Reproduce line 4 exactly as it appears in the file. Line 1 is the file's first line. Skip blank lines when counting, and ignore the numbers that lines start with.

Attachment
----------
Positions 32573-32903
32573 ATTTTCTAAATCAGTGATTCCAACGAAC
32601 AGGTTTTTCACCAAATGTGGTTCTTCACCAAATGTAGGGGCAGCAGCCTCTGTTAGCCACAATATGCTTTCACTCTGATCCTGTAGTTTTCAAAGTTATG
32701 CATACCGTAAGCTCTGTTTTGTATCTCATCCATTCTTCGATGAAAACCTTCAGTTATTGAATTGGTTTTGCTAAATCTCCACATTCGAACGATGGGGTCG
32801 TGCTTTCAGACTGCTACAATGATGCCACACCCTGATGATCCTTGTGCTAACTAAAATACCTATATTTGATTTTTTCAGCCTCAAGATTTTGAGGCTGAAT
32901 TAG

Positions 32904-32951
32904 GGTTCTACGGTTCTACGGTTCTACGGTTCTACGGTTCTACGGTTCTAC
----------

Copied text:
32701 CATACCGTAAGCTCTGTTTTGTATCTCATCCATTCTTCGATGAAAACCTTCAGTTATTGAATTGGTTTTGCTAAATCTCCACATTCGAACGATGGGGTCG